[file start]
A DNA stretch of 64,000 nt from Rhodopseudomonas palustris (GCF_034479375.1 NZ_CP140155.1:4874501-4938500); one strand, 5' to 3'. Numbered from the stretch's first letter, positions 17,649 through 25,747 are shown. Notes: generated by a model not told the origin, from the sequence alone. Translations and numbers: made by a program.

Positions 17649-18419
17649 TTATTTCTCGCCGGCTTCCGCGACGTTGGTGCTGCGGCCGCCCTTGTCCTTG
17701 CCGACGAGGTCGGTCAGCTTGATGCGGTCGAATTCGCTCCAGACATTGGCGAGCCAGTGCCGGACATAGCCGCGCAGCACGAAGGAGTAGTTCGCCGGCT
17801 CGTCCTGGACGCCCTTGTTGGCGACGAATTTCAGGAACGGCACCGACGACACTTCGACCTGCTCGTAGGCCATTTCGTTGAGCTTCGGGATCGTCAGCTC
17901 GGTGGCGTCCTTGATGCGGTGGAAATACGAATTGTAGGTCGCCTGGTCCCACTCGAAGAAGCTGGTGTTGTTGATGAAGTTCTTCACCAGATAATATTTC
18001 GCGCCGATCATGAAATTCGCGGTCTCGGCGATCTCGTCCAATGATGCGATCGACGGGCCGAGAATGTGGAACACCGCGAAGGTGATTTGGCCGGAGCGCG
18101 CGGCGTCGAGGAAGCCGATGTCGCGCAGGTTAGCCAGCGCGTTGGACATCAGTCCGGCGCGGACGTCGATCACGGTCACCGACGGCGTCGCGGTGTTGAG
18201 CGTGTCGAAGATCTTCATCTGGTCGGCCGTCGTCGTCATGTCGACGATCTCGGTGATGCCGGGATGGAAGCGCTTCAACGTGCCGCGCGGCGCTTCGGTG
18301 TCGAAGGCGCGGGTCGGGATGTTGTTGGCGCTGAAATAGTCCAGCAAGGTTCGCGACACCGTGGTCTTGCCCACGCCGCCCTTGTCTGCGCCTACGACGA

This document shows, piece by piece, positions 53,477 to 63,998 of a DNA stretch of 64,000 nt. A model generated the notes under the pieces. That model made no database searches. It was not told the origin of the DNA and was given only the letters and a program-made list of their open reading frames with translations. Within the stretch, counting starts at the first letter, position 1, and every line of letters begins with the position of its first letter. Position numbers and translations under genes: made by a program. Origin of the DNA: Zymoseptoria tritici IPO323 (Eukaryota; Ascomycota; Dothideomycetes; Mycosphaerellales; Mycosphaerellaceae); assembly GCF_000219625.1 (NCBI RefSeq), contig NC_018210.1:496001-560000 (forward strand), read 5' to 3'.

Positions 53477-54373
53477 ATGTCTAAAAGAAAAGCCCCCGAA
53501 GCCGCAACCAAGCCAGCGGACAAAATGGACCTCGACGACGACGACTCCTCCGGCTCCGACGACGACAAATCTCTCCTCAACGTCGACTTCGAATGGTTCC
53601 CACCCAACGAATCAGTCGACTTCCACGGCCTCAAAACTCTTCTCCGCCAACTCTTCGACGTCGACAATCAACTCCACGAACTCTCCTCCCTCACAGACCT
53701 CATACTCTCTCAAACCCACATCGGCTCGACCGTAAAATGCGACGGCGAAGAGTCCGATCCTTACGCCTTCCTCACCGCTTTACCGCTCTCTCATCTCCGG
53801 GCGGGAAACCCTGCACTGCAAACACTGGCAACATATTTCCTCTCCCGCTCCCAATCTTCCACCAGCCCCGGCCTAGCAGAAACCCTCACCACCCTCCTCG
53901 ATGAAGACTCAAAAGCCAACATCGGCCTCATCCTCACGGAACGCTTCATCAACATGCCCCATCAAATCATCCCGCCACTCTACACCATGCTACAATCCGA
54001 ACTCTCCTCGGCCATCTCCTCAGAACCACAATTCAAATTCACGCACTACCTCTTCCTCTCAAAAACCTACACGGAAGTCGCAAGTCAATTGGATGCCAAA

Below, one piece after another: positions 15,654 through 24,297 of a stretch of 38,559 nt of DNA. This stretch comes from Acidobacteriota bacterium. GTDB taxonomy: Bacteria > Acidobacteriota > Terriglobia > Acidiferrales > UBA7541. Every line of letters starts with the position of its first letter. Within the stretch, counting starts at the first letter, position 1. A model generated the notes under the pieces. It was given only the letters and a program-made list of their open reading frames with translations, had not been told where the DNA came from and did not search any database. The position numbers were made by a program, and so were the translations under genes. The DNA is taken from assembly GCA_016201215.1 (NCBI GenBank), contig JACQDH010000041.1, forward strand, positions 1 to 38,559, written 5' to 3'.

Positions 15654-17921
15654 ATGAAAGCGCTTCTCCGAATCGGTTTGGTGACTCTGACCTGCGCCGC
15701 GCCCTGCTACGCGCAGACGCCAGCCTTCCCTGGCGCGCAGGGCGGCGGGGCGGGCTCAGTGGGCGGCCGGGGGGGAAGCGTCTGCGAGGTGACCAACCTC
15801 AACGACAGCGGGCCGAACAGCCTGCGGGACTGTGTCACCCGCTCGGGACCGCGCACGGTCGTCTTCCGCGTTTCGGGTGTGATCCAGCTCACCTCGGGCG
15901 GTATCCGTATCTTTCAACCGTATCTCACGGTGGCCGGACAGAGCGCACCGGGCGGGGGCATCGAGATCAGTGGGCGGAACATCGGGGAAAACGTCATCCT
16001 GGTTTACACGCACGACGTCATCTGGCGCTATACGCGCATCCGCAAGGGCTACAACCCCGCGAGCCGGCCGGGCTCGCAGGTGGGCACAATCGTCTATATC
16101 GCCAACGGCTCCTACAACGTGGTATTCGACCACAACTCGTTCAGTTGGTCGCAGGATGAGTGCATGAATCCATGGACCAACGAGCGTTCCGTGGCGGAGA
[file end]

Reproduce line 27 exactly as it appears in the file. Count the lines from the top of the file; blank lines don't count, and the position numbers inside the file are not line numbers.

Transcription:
16101 GCCAACGGCTCCTACAACGTGGTATTCGACCACAACTCGTTCAGTTGGTCGCAGGATGAGTGCATGAATCCATGGACCAACGAGCGTTCCGTGGCGGAGA